Lahey Health, the $1.5 billion nonprofit regional health system created last year through the merger of the Lahey Clinic and Northeast Health System, has agreed to seek “distressed hospital funding” for Gloucester’s Addison Gilbert Hospital, which became non-self supporting as a long term stand-alone community hospital roughly 20 years ago.
The state last year created a Health Policy Commission as part of a major initiative in health care cost containment. The purpose of the commission was to begin to level hospital costs between the world-renowned teaching hospitals in Boston and the regional and community hospitals, and slow the overall growth of hospital costs. As part of the legislation, the commission was assigned to create a “distressed hospital fund” of a reported $135 million, obtained via a one-time assessment of the insurers and the major health care systems.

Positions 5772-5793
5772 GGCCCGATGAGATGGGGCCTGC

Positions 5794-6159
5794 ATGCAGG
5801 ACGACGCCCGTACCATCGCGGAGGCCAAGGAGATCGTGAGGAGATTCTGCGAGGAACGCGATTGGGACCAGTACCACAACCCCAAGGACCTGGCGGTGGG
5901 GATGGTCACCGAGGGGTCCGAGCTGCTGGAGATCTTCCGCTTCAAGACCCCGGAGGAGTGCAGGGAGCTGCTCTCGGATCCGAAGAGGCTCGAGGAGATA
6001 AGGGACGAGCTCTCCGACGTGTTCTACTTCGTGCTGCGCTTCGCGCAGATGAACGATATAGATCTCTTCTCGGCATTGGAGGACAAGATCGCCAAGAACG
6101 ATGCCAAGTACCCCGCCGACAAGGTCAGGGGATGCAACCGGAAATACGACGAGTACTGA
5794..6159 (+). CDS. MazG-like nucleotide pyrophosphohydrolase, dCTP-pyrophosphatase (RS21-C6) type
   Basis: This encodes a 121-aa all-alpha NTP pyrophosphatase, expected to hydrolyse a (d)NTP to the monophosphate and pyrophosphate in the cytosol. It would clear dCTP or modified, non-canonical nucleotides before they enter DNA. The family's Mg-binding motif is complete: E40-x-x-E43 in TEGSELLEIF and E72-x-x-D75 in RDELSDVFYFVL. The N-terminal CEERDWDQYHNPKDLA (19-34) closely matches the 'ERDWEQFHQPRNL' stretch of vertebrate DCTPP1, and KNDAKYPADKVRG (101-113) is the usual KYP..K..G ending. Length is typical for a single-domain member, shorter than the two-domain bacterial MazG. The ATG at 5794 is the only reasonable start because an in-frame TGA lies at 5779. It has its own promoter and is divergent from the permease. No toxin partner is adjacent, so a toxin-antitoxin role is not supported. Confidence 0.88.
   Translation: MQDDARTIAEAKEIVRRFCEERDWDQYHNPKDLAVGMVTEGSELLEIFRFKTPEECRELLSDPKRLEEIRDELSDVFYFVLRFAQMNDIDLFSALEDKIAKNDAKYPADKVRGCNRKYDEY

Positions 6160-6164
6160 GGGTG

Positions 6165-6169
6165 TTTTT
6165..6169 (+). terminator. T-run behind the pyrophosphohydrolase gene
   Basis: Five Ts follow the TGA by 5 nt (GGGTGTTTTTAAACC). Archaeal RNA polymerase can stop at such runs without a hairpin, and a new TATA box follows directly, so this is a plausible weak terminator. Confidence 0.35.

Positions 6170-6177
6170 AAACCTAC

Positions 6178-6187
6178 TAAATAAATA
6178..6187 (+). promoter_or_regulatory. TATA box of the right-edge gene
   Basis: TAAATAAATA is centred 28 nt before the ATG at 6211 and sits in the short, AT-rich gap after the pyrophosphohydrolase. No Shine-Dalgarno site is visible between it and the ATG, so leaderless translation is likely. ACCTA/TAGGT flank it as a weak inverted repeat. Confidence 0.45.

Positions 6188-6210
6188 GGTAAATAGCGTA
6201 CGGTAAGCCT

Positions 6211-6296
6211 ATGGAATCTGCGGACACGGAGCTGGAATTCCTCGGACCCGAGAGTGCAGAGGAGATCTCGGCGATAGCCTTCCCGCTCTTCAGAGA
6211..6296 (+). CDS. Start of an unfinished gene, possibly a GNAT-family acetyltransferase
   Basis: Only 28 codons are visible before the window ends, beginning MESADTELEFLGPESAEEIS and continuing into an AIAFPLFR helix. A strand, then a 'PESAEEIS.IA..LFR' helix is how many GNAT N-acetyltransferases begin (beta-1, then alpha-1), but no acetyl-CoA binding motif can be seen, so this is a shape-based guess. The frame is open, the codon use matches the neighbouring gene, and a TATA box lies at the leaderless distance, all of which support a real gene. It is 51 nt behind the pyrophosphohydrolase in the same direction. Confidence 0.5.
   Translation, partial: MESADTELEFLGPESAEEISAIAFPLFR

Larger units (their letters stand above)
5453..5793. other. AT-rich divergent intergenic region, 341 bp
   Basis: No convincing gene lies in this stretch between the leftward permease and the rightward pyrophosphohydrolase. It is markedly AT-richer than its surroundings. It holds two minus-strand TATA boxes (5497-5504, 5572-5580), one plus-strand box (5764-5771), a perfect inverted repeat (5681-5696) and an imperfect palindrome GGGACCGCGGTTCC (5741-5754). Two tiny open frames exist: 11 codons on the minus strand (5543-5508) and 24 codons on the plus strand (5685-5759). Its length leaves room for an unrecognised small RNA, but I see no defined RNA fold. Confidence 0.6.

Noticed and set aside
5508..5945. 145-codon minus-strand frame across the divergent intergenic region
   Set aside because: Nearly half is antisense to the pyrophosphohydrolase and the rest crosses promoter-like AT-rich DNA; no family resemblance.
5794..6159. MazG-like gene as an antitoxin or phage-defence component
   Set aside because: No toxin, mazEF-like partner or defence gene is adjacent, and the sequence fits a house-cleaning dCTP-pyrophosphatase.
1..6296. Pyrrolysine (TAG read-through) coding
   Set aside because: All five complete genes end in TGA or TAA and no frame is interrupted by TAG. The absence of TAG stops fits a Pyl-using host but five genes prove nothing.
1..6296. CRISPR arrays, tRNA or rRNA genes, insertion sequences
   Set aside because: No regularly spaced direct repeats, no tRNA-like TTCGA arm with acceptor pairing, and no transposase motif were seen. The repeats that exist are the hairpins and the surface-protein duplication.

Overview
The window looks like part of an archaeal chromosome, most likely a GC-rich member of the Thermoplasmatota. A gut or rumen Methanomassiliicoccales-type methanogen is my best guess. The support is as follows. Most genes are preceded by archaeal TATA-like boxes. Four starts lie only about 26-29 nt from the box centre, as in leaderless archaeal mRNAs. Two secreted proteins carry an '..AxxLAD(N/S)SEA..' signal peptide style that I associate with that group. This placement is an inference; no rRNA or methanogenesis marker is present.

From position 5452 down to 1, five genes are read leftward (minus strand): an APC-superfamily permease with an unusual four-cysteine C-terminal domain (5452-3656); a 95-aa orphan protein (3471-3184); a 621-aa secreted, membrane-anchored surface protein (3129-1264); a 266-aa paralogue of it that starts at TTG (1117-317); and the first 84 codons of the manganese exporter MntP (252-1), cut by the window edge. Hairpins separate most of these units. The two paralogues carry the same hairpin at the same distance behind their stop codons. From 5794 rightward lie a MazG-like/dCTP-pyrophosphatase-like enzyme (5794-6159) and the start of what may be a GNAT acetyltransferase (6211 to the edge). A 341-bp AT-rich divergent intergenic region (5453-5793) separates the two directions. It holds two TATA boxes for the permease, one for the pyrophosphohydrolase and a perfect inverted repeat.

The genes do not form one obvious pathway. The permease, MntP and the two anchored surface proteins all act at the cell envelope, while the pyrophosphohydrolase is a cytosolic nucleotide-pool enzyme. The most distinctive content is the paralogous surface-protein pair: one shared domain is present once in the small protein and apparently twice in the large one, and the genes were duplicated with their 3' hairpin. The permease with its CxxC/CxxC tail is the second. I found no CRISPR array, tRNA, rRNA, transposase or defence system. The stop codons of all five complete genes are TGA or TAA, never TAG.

The method of assessment and competitive grant selection among applications for the distressed hospital funding has not yet been determined, but Alan Sager, a professor at Boston University’s School of Public Health, said the number of acute care hospitals has been reduced by one half to about 65 since 1993.
”This is the latest and most formalized program to help hospitals that are thought to be needed but are needy,” said Sager, who has studied and commented on the generation-long effort of Cape Ann to keep Addison Gilbert, which was founded on Washington Street late in the 19th century, and quickly became a beloved Cape Ann institution.
At the time the state approved the Lahey-Northeast merger last March, the Department of Public Health required that Lahey Health maintain AGH with all its services including the Emergency Department, Intensive Care Unit and existing ward of inpatient beds for three years.
Lahey Health has repeatedly asserted that AGH has an essential place in its long-term business plan.